Playing with metal soldiers in the 13th century

Sunday, 15 January 2017

Which rules?

Soon after starting this project, we had to decide which ruleset suited best our needs. We were planning a large skirmish game with around sixty miniatures per side, set among the ruins of a semi-abandoned city. Our main requisites were:

  • rules not too crunchy and with almost no bookkeeping;
  • single-based miniatures;
  • no formations or rank and files;
  • two hour playing time (more or less).

There are quite a few options available, but in the end we chose Lion Rampant by Daniel Mersey, published by Osprey. Online reviews and some playtesting games confirmed that it was the ruleset we were looking for and it had been created precisely for medieval warfare actions.

Deal, I'd say! 

The Battle of Lodi Vecchio is built around the scenario Defending the indefensible. Half of the defenders of Lodi are deployed in front of a church in the centre of the battlefield, while the reinforcements try to join them and repel the attackers, who must seize control of building.

We opted for two 36 pts. warbands, quite bigger than the standard 24 pts. suggested by the rulebook, as our scenario is intended for four players, two per side. These are the lists for both the Milanese and the Lodi/imperial alliance:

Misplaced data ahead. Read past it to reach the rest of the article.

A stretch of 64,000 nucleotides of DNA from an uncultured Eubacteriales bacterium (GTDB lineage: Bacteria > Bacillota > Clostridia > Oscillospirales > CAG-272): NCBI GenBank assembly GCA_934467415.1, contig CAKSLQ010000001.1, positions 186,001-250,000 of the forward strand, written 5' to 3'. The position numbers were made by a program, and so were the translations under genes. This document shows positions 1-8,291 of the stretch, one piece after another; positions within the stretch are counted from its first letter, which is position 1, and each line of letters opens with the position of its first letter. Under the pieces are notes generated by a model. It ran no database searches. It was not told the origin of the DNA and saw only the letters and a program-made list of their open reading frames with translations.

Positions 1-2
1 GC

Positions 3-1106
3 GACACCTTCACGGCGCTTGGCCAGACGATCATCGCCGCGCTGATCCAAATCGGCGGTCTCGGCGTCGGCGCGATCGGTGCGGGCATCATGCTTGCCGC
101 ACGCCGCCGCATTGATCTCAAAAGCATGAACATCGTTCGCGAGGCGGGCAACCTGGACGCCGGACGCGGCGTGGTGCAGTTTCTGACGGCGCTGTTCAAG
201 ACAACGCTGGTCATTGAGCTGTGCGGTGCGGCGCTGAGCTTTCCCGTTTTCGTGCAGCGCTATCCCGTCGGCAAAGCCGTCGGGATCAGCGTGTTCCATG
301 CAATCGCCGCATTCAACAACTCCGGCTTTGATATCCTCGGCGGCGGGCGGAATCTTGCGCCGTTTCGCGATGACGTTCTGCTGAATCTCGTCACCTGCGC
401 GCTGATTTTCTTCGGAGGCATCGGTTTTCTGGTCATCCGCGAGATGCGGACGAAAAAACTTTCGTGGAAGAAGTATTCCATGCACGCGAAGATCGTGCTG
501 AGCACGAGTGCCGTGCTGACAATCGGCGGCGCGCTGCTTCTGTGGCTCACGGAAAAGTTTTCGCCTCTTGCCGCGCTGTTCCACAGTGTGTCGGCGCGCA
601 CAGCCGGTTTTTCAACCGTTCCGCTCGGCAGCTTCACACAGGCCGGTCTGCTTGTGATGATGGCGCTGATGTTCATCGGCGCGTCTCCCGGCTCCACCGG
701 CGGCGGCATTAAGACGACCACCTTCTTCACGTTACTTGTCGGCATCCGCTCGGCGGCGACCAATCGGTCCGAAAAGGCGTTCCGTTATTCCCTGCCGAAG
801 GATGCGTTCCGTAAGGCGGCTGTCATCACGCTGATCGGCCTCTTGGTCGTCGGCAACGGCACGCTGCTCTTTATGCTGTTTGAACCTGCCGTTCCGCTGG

Milanese right wing - 18 pts.
  • mounted man-at-arms (6 pts.)
  • mounted crossbowmen (4 pts.)
  • foot serjeants (4 pts)
  • archers (4 pts.)
Milanese left wing (attackers) - 18 pts.
  • mounted man-at-arms (6 pts.)
  • mounted man-at-arms (6 pts.)
  • crossbowmen (4 pts.)
  • bidowers (2 pts.)


Lodi citizens - 17 pts.
  • foot man-at-arms (6 pts.)
  • foot yeomen (3 pts.)
  • saracen archers (4 pts.)
  • bidowers (2 pts.)
  • bidowers (2 pts.)
Imperial reinforcements - 19 pts.
  • drilled mounted man-at-arms (7 pts.)
  • saracen archers (4 pts.)
  • foot serjeants (4 pts.)
  • mounted serjeants (4 pts.)

And finally some photos:

The Milanese left wing commanded by Gregorio da Montelongo
Lodi citizens

The knights are all unpainted and there is still much work to do, but you can see what we are aiming at. The buildings in background are from Manorhouse Workshop, an Italian terrain manufacturer, and they will be the subject of a future blog post about the reconstruction of the city of Lodi Vecchio.

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